Strain rate effects on structure-property relationship in the rabbit patellar tendon
Butler, Allen R.
Other Advisors or Committee Members
Date of Degree
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MSU Only Indefinitely
Graduate Thesis - Open Access
Master of Science
James Worth Bagley College of Engineering
Department of Agricultural and Biological Engineering
This study quantified mechanical and structural responses to loading conditions at subtendon hierarchical levels. Tensile tests were performed at three strain rates on three groups of rabbit patellar tendon specimens. For each rate, tangent modulus (E) was computed from the stress-strain curves and the following structural responses were evaluated: (i) Area percent of collagen fibrils (FAR) and (ii) Skewness angle formed between proteoglycans and collagen fibrils. For 0.1%/s, 10%/s, and 70%/s, E was 48.8±20.3MPa, 64.7±29.3MPa, and 78.6±31.7MPa, respectively. For control, 0.1%/s, 10%/s, and 70%/s, the mean FAR was 0.7552±0.1476, 0.6628±0.1190, 0.6335±0.1013, and 0.6047±0.0384, respectively; and proteoglycan skewness angles were 14.70º±11.01º, 12.76º±10.13º, 15.08.0º±11.66º, and 16.68º±12.07º, respectively. For increased E, interfibrillar components had less time for effective fluid flow, energy dissipation, and structural rearrangement. The inverse relationship of FAR to strain rate may be due to broken fibrils and the Poisson effect. Proteoglycan skewness angle increase is likely due to stretched fibrils.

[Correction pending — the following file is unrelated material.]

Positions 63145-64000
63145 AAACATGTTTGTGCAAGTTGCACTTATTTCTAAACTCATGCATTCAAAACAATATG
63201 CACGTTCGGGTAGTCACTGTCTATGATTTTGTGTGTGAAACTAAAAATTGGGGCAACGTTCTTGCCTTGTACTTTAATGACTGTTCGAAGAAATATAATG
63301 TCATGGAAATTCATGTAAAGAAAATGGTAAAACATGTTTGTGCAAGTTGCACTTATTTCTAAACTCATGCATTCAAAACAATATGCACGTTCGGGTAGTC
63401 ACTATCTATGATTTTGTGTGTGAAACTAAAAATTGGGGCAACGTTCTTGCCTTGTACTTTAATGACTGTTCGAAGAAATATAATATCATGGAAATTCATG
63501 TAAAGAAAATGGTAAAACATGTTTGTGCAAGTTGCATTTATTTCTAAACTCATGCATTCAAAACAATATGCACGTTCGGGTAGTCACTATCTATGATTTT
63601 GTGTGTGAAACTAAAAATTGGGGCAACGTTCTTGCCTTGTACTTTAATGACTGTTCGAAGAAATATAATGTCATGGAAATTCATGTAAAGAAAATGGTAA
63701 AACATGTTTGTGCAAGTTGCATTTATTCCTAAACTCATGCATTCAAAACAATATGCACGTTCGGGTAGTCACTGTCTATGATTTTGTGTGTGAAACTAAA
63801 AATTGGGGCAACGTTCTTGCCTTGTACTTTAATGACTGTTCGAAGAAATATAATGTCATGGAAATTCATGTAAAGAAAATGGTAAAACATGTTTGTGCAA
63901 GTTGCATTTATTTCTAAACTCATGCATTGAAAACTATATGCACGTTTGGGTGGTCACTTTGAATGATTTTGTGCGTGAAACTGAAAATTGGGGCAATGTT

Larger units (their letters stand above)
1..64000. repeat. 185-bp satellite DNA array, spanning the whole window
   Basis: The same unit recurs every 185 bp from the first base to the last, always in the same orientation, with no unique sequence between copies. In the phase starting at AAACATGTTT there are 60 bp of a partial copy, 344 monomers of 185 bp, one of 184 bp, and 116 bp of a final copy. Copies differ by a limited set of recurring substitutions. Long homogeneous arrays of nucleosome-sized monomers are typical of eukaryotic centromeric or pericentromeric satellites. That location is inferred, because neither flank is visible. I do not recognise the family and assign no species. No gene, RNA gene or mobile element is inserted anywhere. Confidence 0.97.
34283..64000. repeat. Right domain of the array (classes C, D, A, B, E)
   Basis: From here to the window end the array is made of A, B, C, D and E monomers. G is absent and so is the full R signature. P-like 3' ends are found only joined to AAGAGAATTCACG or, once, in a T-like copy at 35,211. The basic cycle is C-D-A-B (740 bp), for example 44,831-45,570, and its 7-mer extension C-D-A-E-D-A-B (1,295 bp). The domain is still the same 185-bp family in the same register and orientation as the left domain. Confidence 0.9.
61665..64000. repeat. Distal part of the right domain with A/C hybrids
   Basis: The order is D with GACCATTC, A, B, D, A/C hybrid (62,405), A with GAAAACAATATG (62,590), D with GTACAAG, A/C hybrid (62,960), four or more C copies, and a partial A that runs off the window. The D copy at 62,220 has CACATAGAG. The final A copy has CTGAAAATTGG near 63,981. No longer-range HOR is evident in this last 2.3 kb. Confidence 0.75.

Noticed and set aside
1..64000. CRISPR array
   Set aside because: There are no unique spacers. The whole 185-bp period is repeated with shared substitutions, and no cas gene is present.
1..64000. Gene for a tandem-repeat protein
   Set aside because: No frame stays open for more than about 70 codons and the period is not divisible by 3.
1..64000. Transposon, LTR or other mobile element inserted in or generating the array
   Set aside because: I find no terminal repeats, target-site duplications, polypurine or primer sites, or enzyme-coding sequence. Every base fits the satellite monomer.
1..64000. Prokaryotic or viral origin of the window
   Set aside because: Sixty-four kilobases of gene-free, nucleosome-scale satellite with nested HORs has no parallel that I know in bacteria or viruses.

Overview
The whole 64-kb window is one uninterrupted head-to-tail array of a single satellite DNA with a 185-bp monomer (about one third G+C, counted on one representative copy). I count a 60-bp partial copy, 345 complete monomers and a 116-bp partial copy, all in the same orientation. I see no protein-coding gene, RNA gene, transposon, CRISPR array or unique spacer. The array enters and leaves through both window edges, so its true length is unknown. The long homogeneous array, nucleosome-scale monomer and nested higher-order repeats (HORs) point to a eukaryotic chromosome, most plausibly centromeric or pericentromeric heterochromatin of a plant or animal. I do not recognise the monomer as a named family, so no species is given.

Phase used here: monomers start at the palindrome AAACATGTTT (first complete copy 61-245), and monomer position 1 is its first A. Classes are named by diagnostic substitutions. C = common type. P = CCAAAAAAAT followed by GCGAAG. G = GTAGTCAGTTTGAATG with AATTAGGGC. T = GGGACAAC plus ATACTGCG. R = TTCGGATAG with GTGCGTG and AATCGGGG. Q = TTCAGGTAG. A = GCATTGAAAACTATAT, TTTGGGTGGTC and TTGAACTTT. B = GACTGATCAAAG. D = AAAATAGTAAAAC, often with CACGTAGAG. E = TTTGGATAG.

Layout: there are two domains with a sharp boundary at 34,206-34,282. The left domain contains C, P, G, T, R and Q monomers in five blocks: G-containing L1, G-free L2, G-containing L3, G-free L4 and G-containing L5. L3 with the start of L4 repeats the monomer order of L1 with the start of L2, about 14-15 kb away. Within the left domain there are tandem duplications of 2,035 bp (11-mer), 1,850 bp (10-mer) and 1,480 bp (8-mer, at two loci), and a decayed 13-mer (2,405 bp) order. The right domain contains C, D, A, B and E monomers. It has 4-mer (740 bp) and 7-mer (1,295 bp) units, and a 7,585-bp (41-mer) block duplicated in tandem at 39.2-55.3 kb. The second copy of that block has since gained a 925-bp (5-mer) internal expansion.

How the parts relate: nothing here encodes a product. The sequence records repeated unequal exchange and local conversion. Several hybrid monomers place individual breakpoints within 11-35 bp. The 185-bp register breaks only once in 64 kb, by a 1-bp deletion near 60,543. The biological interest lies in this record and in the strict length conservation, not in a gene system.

Davis, Deborah D, "Strain rate effects on structure-property relationship in the rabbit patellar tendon" (2008). Theses and Dissertations MSU. 4065.